Movie Review: Lucy

lucy1

Stars: Scarlett Johansson, Morgan Freeman, Min-Sik Choi, Amr Waked

Rated R for strong violence, disturbing images, and sexuality, Running time 90 minutes, Action/Sci-fi

Compare to: Limitless (2011), Transcendence (2014)

When a movie is based on a dated scientific principle, it can be a bit difficult to swallow whatever we’re given from that point on. And seeing as how Lucy‘s tagline is the story as well, then accepting what we’re shown can also be a big pill to swallow.

Though Hercules’ (Also opening today) strengths relied so much on Dwayne Johnson and his ability to look like a demigod, Lucy has Johansson at the center with attention paid much more to the things that happen around her, some of which is happening to her, while other things she causes. The result of this is a movie that makes sense if you’re speaking director/writer Luc Besson’s language.

And it’s the fun with this question that the movie has.

After a wild night of partying with a friend, college student Lucy is sent to drop off a suitcase for a friend. Clueless to the situation, she does it and ends up a drug mule by a Korean gangster. But the drugs she’s carrying isn’t just regular street junk but a test type. So when Lucy is introduced to this substance, it begins to unlock certain parts of her brain previously unused by the human race, which begins a mad dash for the rest of the drugs, as well as all the other secrets of the universe.

Note: It will include violence.

Note: It will include violence.

Car chases, gun fights, telekinesis, and all the other wonders Besson evidently likes to think would happen if more than 10% of your brain could be used are the story with a slight touch of humanity thrown in for good taste, just so we’re not feeling too left out in the cold with all of this “science” thrown in our face, it lets you know where Besson stands on the human race altogether.

Also, your brain gets great cell service if you can unlock it.

Also, your brain gets great cell service if you can unlock it.

Much of the audiences watching Lucy may get lost once Johansson’s character begins fully utilizing the powers of her mind but for the rest of us, that’s where things get fun.

Korean acting vet, Min-Sik Choi (Of Oldboy and I Saw the Devil fame) makes a small but important role as the drug lord that kidnaps innocent Lucy for his transportation of the exotic test drug. It’s the type of villain you root against from the beginning and we’re fine with that. There are the bad guys we can’t help but side with from time to time and then there’s this kind- the kind that cut open unsuspecting college students for his trade and doesn’t care if they live or die.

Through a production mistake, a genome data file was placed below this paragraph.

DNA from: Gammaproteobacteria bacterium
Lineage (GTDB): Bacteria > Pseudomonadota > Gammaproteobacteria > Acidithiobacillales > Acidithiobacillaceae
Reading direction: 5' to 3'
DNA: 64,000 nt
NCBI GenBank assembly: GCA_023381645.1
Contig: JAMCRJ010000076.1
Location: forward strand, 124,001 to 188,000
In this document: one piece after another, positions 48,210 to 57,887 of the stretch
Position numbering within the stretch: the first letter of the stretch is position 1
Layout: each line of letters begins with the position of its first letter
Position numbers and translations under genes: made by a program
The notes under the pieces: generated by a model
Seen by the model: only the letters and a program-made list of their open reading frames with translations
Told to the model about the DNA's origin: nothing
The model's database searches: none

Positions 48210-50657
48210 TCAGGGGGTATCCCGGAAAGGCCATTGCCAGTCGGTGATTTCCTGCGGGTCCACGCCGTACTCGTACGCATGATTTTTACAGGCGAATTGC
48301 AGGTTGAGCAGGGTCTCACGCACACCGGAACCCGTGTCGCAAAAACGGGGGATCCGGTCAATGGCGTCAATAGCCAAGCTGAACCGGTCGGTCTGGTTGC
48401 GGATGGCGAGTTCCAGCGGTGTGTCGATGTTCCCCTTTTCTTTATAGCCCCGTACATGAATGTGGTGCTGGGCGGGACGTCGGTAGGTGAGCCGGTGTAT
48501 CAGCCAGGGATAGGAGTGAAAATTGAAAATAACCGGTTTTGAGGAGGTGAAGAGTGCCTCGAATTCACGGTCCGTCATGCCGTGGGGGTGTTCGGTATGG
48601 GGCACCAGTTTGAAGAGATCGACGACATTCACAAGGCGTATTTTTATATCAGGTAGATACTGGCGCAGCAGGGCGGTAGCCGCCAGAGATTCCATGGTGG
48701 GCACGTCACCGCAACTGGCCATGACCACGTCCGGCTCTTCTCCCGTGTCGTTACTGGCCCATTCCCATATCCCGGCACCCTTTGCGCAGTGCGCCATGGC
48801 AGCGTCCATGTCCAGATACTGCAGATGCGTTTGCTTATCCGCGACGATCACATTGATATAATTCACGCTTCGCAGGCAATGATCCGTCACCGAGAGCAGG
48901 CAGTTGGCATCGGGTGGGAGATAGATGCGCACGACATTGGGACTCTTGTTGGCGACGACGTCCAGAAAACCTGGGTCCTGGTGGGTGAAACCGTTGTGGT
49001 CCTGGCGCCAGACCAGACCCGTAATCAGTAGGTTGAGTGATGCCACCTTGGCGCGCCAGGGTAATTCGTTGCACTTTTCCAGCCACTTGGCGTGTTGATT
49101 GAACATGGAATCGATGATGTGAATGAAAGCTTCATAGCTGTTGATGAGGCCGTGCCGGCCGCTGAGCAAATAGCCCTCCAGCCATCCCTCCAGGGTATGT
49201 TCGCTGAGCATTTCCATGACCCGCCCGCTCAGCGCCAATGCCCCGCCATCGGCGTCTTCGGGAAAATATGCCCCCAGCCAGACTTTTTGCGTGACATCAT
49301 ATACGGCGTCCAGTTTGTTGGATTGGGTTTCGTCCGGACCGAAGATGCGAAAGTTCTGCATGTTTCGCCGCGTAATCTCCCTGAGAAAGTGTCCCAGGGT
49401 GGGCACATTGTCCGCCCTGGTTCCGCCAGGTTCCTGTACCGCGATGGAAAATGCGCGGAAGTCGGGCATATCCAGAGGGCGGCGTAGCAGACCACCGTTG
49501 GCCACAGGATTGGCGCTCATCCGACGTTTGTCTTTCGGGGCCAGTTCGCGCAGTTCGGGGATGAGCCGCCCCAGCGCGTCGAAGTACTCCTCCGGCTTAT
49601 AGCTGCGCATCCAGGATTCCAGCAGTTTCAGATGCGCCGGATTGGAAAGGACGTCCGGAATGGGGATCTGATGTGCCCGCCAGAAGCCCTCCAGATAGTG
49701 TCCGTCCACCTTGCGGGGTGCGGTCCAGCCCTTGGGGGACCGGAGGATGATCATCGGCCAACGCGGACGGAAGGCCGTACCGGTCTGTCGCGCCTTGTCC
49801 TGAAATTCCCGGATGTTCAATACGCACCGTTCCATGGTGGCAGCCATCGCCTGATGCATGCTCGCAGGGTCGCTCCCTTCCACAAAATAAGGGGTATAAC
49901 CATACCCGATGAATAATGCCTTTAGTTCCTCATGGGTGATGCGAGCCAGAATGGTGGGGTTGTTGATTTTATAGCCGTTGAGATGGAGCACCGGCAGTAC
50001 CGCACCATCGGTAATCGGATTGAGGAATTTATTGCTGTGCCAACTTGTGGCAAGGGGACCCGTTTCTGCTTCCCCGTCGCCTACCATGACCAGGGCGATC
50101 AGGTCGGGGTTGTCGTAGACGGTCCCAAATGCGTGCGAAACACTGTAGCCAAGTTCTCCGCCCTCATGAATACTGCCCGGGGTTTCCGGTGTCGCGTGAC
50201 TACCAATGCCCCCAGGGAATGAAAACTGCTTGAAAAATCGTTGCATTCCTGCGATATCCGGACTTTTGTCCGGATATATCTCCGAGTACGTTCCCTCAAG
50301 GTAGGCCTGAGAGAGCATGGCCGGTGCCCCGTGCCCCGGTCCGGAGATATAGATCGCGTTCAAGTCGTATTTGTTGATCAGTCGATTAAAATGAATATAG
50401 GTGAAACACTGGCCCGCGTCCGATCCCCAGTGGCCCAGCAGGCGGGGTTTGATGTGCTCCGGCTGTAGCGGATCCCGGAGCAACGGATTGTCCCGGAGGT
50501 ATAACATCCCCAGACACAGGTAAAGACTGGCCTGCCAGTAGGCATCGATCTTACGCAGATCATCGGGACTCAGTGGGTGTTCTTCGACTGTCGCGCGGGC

As ruthless as he is though, you can’t help but care about him only as much as Lucy does; the more of her brain she uses, the less important he becomes. There’s a kind of message in there as well, no?

A Besson Must: Two Suppressed guns held by the same character at some point must be present.

A Besson Must: Two Suppressed guns held by the same character at some point must be present.

Positives: An ‘in-and-out’ Action/Sci-fi. Interesting concept with cool action/visuals.

Negatives: An ‘in-and-out Action/Sci-fi. Ludicrous plot that everything hinges on, interchangeable actors laced throughout the film,

Grade: B-

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2 Responses to “Movie Review: Lucy”

  1. Heather Says:

    Did you intentionally insert this twice ?

    Though Hercules’ (Also opening today) strengths relied so much on Dwayne Johnson and his ability to look like a demigod, Lucy has Johansson at the center with attention paid much more to the things that happen around her, some of which is happening to her, while other things she causes. The result of this is a movie that makes sense if you’re speaking director/writer Luc Besson’s language.

    -heather

    • Taylor Says:

      I did actually, but the fact that you’re questioning makes me think other people will too so I took it out. I guess that’s a product of doing these things at three in the morning; some ideas just look better then.

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